The other letter is worse:. . .Please believe me that I am not afraid of being ill and only the heavy pain gives me anxious feelings. . . . he tells how his Buick brunt out, and selling the last of his stocks at a loss. His wild life demolished, his career gone, his health is terrible and he can find no income other than as a bag boy or a dishwasher, yet his wife stays close working at a coffee shop and traveling by bus. He wishes better for her. I hate myself when I see Cherie come home from a job that she’s so much better than. I don’t have the guts to walk in front of a speeding car but I have stopped taking medications and I’m hoping that if something happens I don’t linger and make it worse for everyone. Page two of this letter is not in my possession; most of my aunt’s personal papers were strangely absent from her home after her death. Someone simply missed these two pages.

Byron is gone. Before his death he wrote the expose that many did not like about Elvis, I know it brought him money. I want to honor him. I never knew him well; he and I seem to have been similar. He  had a highly sensitive system; unable to handle medications, inflicted by terrors and bad reactions to drugs and the environment at a time when such sensitivity was not accepted. He suffered bad luck, bad choices, poor decisions, bad advice…. I do not know. When I read his letters I do know that I have not been wrong to not cave to my own illnesses nor loss of my income and career. He reminds me that blind acceptance is hitting the dark wall of the maze. One needs to hold to dreams and to take chances. It’s better to fall in the midst of reaching for what you want, like Forrest who at last had his land, than to become mired in the grind for the ordinary. No one should be bereft of innate joy. And no one of us should be unable to carry the light to others, no one should turn aside for we are all one people, one experience in a zillion voices.  Our strengths are different, our weakness effects us in ways we may not share. He says, life holds nothing for me now except Cherie and she must not spend any more of her best years with someone like me. My Dear Cousin in that you are wrong. ….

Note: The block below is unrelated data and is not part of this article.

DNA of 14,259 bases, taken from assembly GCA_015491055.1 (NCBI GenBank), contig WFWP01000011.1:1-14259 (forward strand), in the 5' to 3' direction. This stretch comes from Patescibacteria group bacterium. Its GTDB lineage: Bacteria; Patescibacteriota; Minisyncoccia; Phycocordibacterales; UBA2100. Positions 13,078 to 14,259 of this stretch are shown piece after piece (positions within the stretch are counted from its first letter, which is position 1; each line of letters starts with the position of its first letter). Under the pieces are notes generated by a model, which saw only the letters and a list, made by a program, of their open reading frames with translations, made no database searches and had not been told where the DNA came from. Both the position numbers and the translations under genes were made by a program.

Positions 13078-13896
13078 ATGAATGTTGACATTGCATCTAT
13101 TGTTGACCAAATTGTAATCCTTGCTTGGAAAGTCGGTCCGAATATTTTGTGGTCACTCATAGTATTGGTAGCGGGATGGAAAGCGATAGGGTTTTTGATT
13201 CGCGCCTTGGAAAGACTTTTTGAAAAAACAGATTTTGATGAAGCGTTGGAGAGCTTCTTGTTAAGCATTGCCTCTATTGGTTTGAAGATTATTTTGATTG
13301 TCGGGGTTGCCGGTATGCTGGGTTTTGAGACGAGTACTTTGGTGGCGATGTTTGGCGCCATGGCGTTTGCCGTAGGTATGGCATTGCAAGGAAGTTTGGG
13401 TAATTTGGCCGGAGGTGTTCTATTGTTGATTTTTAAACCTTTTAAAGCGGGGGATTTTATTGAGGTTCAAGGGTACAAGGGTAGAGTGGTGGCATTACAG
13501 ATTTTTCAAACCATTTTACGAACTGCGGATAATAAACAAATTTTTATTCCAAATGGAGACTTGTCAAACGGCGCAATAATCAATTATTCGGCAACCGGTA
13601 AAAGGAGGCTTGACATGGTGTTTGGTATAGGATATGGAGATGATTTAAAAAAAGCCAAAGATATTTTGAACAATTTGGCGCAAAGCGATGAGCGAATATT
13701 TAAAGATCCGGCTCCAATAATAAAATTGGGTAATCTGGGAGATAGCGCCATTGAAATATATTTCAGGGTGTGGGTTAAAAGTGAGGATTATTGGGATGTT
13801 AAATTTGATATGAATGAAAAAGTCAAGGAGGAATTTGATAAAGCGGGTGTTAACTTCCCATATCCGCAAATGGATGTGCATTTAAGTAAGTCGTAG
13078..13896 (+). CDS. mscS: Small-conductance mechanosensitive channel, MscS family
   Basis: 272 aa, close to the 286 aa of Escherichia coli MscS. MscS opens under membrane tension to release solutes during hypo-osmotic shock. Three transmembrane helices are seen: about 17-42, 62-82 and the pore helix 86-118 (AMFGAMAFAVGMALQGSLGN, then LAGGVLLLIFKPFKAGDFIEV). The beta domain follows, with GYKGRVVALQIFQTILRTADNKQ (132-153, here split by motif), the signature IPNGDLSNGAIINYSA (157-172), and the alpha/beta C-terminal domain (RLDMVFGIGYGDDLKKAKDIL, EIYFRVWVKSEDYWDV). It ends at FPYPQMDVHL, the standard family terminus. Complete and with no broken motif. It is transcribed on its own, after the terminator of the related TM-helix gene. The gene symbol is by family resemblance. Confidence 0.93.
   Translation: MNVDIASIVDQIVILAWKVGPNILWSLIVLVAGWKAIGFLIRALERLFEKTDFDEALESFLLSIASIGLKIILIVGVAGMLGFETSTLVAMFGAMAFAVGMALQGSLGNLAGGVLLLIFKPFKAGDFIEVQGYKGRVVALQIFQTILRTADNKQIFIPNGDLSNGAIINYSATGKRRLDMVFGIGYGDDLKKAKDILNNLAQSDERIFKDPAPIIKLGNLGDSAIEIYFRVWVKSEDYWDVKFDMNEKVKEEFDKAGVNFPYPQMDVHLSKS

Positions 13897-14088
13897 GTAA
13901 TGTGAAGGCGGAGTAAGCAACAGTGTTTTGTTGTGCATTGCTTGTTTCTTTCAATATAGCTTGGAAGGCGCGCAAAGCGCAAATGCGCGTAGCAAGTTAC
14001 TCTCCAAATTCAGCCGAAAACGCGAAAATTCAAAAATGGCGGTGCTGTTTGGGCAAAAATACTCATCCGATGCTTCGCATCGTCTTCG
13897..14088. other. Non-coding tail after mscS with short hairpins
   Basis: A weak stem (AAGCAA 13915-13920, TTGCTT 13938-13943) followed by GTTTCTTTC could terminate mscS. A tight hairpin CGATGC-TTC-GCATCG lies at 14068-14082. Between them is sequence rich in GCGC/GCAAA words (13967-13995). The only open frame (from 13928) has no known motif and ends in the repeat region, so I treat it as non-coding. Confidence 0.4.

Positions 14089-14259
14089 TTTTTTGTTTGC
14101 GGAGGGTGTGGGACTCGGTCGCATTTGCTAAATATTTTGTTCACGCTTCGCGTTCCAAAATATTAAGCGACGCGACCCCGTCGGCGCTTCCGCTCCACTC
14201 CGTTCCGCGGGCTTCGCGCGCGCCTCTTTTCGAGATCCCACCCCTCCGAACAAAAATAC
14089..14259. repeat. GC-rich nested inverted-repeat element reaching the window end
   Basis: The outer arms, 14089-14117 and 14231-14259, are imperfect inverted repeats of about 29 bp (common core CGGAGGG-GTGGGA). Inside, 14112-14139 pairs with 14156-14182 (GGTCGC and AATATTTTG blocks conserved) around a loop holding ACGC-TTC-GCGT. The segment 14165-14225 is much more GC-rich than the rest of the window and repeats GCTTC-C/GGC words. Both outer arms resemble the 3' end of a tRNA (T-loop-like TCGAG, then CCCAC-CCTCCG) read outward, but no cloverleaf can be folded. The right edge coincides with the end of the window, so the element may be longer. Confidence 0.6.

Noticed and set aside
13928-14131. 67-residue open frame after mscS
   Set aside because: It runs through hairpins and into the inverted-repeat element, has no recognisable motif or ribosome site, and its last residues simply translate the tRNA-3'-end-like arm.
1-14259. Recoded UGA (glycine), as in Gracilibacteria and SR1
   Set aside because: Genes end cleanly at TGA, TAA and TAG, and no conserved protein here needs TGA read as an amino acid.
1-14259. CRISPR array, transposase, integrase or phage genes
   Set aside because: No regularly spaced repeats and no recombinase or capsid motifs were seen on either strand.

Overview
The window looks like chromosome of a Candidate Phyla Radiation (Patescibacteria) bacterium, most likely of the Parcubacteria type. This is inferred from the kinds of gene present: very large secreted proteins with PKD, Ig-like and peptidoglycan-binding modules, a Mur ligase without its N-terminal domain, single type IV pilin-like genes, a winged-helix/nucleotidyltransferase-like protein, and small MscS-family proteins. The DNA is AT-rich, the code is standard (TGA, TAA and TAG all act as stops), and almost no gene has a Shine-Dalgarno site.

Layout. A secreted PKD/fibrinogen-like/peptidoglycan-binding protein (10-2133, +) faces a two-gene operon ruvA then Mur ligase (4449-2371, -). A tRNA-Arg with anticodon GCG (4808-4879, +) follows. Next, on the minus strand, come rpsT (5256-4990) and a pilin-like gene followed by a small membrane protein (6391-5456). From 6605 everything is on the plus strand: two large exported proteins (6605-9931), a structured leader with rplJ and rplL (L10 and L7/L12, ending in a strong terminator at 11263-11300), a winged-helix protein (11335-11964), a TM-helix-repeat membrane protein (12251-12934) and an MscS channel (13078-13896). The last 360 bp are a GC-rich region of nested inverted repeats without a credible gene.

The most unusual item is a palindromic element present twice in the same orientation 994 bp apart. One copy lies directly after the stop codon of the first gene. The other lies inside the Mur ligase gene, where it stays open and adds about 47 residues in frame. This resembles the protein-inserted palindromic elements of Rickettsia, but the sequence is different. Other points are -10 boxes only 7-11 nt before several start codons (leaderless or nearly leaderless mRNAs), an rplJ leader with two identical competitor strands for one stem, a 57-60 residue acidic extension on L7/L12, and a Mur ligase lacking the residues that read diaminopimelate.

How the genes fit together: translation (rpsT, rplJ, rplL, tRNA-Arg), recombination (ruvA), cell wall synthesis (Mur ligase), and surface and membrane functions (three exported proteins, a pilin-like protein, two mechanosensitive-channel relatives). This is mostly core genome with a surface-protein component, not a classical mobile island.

My next post will be full of photos I took at a wonderful friend’s home in Placerville.
Kudos to true friendship and enough money to make life work.